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For years in the television industry, the specter of “the internet” hung over some executives and analysts like the bogeyman. It was partly because plenty of them flat-out just didn’t understand “the internet.”
And it was also partly because so many of them worried about “the kids” and their fixation on YouTube videos and free, DIY shortform content training a generation to ignore actual TV shows and scripted programming.
While there’s some easily identifiable ignorance in those earlier worries, especially the fact that younger viewing habits can and will erode (like growing out of certain types of music, clothing styles, etc. — young people will grow up and watch actual story-driven television; they will want an actual television as opposed to a phone), recent developments have indeed wiped away some fears. For example, when executives found that a star’s Twitter (or other social media) followers didn’t translate to viewers. Or when popular YouTube personalities failed to become actual TV stars. That made nights less sleepless for many TV execs.
But what didn’t fade was an outsized worry about the outsized audience of both Facebook and YouTube when it came to perceiving both as threats to long-term viability and thus profitability.
With both online giants getting into the original content game via Facebook Watch and YouTube Premium (formerly YouTube Red), there’s been an anxiety bubble that’s hard to ignore.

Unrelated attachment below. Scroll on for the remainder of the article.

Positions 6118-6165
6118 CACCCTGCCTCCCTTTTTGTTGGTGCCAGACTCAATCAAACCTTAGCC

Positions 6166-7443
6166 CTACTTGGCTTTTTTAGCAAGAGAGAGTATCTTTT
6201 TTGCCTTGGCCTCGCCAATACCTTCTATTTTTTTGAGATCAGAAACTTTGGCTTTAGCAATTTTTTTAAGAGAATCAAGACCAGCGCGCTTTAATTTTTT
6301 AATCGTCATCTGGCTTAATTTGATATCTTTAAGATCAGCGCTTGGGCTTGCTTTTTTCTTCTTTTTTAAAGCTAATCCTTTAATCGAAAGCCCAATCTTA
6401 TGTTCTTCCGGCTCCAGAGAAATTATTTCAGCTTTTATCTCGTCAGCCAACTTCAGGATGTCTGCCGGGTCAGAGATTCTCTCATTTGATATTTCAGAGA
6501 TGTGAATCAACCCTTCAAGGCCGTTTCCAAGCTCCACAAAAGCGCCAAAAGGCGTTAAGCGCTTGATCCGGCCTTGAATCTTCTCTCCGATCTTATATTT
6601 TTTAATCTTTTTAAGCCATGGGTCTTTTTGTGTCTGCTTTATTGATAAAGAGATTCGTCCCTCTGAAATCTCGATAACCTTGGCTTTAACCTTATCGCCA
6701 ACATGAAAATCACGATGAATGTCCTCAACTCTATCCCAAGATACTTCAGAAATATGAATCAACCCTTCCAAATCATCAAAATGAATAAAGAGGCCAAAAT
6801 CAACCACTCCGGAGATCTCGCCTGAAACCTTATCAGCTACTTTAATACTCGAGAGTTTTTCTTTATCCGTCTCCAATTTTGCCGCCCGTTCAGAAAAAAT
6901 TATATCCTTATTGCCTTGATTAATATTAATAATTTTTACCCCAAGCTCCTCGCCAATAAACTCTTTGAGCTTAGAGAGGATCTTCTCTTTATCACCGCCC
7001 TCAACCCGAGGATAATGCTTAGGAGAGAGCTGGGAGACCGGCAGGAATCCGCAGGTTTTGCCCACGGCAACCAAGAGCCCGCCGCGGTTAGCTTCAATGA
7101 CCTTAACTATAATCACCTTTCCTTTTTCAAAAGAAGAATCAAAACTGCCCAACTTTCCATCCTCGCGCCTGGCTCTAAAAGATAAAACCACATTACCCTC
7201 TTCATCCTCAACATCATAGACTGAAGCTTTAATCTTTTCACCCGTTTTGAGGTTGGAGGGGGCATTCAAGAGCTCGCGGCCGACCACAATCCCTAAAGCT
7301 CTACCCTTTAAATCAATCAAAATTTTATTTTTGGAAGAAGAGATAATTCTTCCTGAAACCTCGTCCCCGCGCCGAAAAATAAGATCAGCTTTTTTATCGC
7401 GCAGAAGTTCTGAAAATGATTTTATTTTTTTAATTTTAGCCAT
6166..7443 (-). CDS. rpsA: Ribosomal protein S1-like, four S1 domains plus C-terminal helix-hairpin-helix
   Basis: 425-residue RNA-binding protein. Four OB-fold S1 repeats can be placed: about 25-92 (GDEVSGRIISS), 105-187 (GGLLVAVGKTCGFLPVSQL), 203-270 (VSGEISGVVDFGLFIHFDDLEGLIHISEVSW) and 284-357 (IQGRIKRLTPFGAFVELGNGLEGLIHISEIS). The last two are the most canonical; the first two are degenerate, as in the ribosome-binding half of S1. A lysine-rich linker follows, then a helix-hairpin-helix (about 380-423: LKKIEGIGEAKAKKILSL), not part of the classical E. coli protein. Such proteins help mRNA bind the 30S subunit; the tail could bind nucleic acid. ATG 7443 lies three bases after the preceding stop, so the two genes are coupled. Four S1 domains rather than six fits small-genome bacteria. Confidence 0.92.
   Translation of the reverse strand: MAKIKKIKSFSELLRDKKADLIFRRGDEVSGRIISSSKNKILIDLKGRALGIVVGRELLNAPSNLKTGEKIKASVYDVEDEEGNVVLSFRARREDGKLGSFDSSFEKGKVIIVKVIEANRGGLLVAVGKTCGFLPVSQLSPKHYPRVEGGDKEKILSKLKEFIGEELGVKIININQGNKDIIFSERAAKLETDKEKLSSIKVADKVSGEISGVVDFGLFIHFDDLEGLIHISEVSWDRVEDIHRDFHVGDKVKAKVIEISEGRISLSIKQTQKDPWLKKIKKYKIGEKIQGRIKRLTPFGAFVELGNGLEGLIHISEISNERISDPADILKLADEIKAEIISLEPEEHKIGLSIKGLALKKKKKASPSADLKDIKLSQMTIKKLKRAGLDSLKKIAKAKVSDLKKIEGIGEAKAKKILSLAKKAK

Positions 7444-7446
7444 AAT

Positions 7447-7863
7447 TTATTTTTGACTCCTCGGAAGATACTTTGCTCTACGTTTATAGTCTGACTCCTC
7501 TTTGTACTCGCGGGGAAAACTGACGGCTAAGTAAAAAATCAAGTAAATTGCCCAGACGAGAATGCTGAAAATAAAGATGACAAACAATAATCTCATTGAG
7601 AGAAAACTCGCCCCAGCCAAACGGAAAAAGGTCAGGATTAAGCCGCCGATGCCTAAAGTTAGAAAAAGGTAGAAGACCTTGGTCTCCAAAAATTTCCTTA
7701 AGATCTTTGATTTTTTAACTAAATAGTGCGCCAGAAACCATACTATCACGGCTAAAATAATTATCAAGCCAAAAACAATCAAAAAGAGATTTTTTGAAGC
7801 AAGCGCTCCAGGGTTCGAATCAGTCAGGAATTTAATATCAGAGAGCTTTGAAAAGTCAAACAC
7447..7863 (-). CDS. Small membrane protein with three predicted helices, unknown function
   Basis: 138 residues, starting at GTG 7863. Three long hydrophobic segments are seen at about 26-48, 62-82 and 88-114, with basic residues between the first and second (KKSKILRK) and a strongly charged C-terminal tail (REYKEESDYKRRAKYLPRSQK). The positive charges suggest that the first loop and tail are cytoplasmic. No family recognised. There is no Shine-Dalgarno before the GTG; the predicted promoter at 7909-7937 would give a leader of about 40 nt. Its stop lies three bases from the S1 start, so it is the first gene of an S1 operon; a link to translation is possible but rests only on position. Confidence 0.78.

At least in the case of one of these threats, that bubble might have burst. Facebook Watch came to TCA and did a face-plant.
Fidji Simo, vice president product at Facebook, who took the lead in conceptualizing the company’s role in video content to TV critics and reporters on Wednesday, struggled to position it clearly and was rattled by push-back on a proposition that Fox News has an imbalanced representation on the platform. Similarly, Ricky Van Veen, head of global creative strategy at Facebook, couldn’t right the ship and sell the highlights of its cruising speed while simultaneously scooping up Simo after she went overboard. It wasn’t the greatest introduction — but TCA has a way of doing that to first-timers.
And while not adequately or convincingly telling TV critics and reporters about your service is a whole lot less important than, say, having your service be super successful and crush the life out of competitors in the marketplace, there was still something telling about the Facebook Watch presentation that rivals will have easily gleaned via the transcript if they haven’t already by watching the service closely: There is nothing irrefutably concrete about its plan.
Right now it appears that Facebook Watch can and will pull big names into its orbit, especially its non-fiction one, by way of lots of money and the magical thinking of “likes” and number of comments being arbiters of success. That might work at Facebook as cash money, but it doesn’t work in the TV business.
Asked what kind of leap it would take for Facebook Watch to get taken seriously as an original content platform, Van Veen said: “From my point of view, I think it takes a show that breaks through and becomes part of the cultural zeitgeist. I think with our show, Ball in the Family, when we see SNL kind of doing a parody of the main character, that sort of thing, or Tom vs Time kind of getting in that pre-Super Bowl Week conversation, and I think those are those breakthrough moments. I think it will be a long way to go before, you know, we’re at that level of other platforms who have had big, huge breakouts. But I think we’re seeing some encouraging signs, and I think it really has to do with being part of that go-to pop culture lexicon.”